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What Is Gerrymandering?
Gerrymandering, the partisan drawing of voting maps, has always been a part of American politics. The term itself dates back to 1812 and incorporates the name of Elbridge Gerry, governor of Massachusetts, who signed a bill approving voting maps that favored his party. At the time, the Boston Gazette suggested that the contorted shape of one district resembled a salamander. Thus, we now use the term gerrymander to refer to voting districts specifically created to advantage one political party over another.
See a YouTube video: What Is Gerrymandering and What Does It Mean for Me as a Voter? (5 minutes, 48 seconds) and view a 1-hour, in-depth panel discussion on fair redistricting.
Why Is Impartial Redistricting Important?
The way that district boundaries are drawn can determine or strongly influence who gets elected. At different times, both the Democratic and the Republican parties have used gerrymandering to their advantage. Redistricting with Fair Maps helps to ensure that our legislative bodies reflect our changing population and that each citizen’s vote counts equally. Fair districts can lead to:
- More accountability to constituents because fewer seats are “safe” for members of one party.
- More time and money spent addressing real legislative priorities, rather than litigating court challenges and redrawing maps that courts found to be gerrymandered.
- More respect for communities of interest. Ballotpedia defines communities of interest as “groups with a common set of concerns that may be affected by legislation. Example of communities of interest include ethnic, racial, and economic groups.” These groups are most negatively impacted by unfair maps since they are often unable to elect representatives who support policies that will align with the interests of these groups of people. Maintaining communities of interest ensures their ability to lobby effectively for those interests.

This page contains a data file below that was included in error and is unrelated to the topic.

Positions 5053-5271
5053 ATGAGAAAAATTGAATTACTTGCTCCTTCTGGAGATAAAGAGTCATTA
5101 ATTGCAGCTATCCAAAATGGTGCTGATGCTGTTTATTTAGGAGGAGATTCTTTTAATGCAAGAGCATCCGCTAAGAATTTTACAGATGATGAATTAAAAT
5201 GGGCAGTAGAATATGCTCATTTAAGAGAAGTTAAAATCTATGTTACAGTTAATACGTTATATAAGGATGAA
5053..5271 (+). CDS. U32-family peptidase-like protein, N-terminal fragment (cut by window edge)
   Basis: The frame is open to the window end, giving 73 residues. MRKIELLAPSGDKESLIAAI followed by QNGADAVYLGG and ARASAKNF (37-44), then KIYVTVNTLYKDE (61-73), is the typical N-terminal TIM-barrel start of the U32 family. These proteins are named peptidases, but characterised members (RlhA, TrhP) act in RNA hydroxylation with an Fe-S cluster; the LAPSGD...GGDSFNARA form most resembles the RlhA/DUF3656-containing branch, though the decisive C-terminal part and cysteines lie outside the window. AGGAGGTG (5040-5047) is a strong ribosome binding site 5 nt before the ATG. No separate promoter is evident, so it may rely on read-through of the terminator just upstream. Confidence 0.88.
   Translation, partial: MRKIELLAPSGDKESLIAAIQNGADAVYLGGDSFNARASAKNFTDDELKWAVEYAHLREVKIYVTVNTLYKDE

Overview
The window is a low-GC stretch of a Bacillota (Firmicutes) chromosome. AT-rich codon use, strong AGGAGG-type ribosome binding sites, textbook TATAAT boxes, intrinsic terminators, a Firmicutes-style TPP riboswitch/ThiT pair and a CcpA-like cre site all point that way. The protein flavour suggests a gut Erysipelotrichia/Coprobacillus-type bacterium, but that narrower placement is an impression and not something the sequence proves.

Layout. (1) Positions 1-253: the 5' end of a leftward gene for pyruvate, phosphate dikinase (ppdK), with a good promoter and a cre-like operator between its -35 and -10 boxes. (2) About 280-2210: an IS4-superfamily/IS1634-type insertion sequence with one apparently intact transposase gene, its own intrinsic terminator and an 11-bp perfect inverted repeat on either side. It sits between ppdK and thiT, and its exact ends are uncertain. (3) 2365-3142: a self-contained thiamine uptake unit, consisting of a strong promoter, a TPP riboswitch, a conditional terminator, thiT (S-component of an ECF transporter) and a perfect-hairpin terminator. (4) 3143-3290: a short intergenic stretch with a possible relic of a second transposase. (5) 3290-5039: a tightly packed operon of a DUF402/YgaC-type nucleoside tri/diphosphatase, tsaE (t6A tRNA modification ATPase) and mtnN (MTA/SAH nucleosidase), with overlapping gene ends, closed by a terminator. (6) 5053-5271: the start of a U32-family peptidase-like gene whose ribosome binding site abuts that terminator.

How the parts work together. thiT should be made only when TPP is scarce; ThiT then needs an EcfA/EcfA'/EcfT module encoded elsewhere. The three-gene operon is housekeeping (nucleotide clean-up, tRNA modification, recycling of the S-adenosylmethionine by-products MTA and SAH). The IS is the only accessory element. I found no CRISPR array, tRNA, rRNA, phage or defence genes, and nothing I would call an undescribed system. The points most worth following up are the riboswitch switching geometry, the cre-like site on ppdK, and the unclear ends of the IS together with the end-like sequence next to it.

- More voters who feel that their votes matter.
- The League of Women Voters - Wake sent observers to the North Carolina General Assembly during the redrawing of district maps in November 2019, "and while it (the process) appeared transparent on the surface, it actually yielded very little information for the public." As a result Wake members researched what has been learned about successful fair map drawing in other states, and produced their report, "Transparency in Redistricting: Recommended Best Practices." To learn more, read the report here.
What Is LWVHC Doing and What Can You Do?
The LWVHC Redistricting Team is working with LWVNC Fair Districts NC to get reasonable redistricting reform in place for the 2021 redrawing and end unfair maps in our state. If you are a LWVHC member interested in joining the Redistricting Team, please contact the Fair Districts coordinator.
What You Can Do —
- Submit a letter to the editor of your local paper. See Letter to the Editor Writing Guide.
- Contact the Senator and Representative that represent you in the North Carolina Assembly. See contact information for your state Senator and Representatives here, and for your federal Senators and Representative here. Please note that most redistricting issues fall within the purview of state rather than federal governments, with some exceptions such as the For the People Act.